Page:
It has been established that in the age group of 20-29 years, genital herpes occupies the leading position - 36.4%, urogenital ureaplasmosis - 22.7%. In 75% of cases of genital herpes and 60% of ureaplasmosis, those are people with secondary or incomplete secondary education. In the age group of 30-39 years, the leading pathology is urogenital chlamydia - 41.4%, human papillomavirus infection - 31.0%. 58.3% of cases of urogenital chlamydiasis are persons with secondary or incomplete secondary education and 66.7% of the incidence of human papillomavirus infection are in people with higher education. In the age group of 40 years and over 50% of cases revealed trichomoniasis, 16.7% of cases - genital herpes. 62.5% of cases of trichomoniasis are persons with secondary or incomplete secondary education (Table 2). Not married patients accounted for 50.8% among patients with STIs, which can be considered as a factor contributing to the spread of casual sex and the spread of sexually transmitted diseases. The reason for application of women in 37.5% was casual sex; 67.9% filed complaints had regular sexual partner; 64.6% were sent by specialists from other medical institutions; 52.9% of women applied for a preventive examination, of which 14.4% before planning pregnancy and during pregnancy. Among the women surveyed, persons with higher and incomplete higher education prevailed - 39.8%; 49.6% - had secondary education, did not have education or only had an initial - 10.6% of respondents among the respondents.

Among respondents 31.0% were persons without defined occupations. At the same time, 69.0% of respondents were socially adapted citizens (working and students).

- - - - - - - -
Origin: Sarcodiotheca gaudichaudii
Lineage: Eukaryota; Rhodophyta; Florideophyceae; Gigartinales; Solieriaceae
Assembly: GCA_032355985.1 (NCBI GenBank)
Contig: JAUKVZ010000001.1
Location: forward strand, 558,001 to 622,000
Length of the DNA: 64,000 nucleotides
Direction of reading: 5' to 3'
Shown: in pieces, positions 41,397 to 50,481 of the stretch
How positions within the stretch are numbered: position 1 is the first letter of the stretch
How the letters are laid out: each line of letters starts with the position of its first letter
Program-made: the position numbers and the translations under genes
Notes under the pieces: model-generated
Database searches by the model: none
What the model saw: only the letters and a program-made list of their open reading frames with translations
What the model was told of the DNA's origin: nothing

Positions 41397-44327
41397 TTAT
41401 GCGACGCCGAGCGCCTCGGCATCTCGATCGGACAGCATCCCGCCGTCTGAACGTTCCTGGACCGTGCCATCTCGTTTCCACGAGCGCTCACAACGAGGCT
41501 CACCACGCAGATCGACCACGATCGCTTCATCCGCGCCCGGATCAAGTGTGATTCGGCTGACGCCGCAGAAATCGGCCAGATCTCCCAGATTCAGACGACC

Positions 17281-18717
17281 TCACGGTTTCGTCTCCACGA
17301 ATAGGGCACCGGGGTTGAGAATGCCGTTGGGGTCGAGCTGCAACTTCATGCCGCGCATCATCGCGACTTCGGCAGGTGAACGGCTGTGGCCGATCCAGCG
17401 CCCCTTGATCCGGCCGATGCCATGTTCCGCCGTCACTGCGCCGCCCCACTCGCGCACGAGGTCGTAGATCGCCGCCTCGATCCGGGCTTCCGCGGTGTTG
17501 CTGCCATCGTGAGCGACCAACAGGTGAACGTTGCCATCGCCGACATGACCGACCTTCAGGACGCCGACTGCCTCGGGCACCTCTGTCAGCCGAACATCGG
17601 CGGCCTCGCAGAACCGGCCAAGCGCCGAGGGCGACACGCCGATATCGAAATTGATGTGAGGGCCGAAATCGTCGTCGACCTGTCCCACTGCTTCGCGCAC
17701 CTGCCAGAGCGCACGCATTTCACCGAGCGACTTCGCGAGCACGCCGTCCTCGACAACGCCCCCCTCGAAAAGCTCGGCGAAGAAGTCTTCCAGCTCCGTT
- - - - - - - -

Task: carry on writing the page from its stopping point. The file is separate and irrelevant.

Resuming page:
79 cases of registration of STIs among women of all age groups who applied to the venereologist were detected, which accounts for 70% of the incidence of STIs, of which 22.8% of the incidence is among those with a preventive purpose.

In the age group of 20-29 years, urogenital ureaplasmosis holds the leading position - 41.7%; human papillomavirus infection - 22.2%. In 55% of cases of urogenital ureaplasmosis incidence are persons with secondary or incomplete secondary education; in 69.2% of the incidence of HPV infection are persons with higher education. In the age group of 30-39 years old, trichomoniasis takes the largest number of identified pathologies - 50%, genital herpes - 25%. In 61.1% of cases of trichomoniasis incidence are persons with secondary or incomplete secondary education, in 55.6% incidence of genital herpes are persons with higher education. In the age group of 40 years and over, 46.7% of cases of registration of urogenital ureaplasmosis, 26.7% of cases of chlamydia. In 58.3% of cases of urogenital ureaplasmosis and in 57.1% of cases of chlamydia are persons with secondary or incomplete secondary education (Table 3).